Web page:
The President's remarks seemed to paint Bergdahl as a hero rather than a soldier later accused of desertion. It is inconceivable that the President - he is the Commander in Chief of the armed forces - was unaware of the circumstances of Bergdahl's disappearance from his unit at a forward outpost in Afghanistan.
The second event was a series of appearances by National Security Advisor Susan Rice on the Sunday talk shows. Her repeated claim that Bergdahl "served the United States with honor and distinction..." again set the stage for either no or only low-level prosecution.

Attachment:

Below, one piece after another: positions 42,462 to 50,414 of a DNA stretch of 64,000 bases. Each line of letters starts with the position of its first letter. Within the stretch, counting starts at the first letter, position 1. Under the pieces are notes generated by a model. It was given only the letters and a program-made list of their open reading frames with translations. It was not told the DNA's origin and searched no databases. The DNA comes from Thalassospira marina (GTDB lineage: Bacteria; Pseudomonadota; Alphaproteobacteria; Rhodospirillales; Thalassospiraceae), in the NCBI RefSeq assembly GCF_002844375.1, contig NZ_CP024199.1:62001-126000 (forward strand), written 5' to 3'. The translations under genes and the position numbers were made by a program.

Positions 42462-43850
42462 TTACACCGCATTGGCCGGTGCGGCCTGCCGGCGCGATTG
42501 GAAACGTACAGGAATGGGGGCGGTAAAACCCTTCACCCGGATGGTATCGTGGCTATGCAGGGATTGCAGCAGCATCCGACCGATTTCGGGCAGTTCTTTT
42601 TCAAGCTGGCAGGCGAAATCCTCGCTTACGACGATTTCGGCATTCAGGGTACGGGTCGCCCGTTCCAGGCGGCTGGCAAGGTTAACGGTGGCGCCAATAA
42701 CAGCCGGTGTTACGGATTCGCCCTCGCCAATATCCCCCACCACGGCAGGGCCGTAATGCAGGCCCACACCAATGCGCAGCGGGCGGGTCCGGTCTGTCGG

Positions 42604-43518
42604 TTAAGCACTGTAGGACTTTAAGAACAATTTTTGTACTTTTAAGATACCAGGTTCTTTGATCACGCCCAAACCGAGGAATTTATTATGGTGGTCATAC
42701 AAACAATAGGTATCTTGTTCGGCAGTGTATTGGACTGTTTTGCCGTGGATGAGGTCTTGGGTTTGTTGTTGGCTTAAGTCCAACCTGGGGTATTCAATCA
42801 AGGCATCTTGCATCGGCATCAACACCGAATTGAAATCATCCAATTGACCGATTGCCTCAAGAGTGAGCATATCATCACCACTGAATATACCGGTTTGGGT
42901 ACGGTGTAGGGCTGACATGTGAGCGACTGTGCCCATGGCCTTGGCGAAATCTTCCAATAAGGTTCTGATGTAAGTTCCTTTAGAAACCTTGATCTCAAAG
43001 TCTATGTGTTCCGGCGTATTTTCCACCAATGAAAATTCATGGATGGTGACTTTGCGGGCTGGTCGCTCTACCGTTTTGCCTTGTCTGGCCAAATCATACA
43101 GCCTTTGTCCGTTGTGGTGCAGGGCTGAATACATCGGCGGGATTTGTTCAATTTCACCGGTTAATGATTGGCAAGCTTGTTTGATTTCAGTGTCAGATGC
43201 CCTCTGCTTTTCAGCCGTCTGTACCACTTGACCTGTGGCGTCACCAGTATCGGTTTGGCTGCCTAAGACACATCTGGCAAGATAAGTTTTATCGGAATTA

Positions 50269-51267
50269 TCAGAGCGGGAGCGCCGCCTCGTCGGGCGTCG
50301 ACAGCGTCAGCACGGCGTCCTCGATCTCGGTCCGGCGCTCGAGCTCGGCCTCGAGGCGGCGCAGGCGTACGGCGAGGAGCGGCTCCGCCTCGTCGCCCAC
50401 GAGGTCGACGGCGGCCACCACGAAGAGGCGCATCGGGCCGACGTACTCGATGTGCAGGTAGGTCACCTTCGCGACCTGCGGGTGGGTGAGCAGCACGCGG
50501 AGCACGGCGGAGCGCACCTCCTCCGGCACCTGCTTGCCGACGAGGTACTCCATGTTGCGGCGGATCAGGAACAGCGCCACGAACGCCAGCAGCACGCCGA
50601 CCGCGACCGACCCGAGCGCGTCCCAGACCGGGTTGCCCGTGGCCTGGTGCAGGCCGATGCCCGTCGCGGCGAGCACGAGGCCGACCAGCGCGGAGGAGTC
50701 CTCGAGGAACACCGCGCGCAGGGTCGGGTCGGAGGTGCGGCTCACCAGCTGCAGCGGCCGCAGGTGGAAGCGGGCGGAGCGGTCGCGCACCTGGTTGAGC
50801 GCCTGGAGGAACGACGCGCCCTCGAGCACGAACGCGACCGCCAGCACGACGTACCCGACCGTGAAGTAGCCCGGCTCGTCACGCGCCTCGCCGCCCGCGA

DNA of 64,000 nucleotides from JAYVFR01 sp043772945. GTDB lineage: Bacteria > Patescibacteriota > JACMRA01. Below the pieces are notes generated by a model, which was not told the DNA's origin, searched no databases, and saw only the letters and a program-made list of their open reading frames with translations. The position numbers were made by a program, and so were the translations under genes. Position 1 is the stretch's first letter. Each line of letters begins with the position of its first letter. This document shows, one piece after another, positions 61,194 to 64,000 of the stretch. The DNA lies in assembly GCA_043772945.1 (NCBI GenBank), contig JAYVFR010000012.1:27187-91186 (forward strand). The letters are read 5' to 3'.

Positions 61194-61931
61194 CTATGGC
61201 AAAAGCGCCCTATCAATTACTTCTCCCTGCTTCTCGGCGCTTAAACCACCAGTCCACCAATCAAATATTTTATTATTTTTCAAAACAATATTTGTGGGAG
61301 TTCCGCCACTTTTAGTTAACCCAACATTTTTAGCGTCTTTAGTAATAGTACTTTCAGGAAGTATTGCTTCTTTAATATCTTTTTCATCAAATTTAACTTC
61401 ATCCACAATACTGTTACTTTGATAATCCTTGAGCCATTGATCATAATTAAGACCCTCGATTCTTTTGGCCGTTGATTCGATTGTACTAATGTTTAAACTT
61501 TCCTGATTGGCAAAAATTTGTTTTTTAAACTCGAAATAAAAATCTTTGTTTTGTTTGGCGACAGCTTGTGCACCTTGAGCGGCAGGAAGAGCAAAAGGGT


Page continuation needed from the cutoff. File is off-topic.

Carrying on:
In March of this year, I wrote an article lauding the U.S. Army's decision to bring charges against Sergeant Bergdahl. I was pleased that despite the unwarranted influence exerted by President Obama and Ms. Rice, the Army did the right thing. The Army charged Sergeant Bergdahl with desertion and misbehavior before the enemy, both very serious crimes. (See the entire article: Bergdahl - the Army does the right thing.)
Even as the Army formalized the charges against Bergdahl, Bergdahl's lawyer, Eugene Fidell, began the litany of excuses and rationale behind Bergdahl's actions. No one contests the fact that he left his unit in Afghanistan, but the fantasies that Fidell puts forth are almost laughable. Fidell is an excellent lawyer; he is doing his job.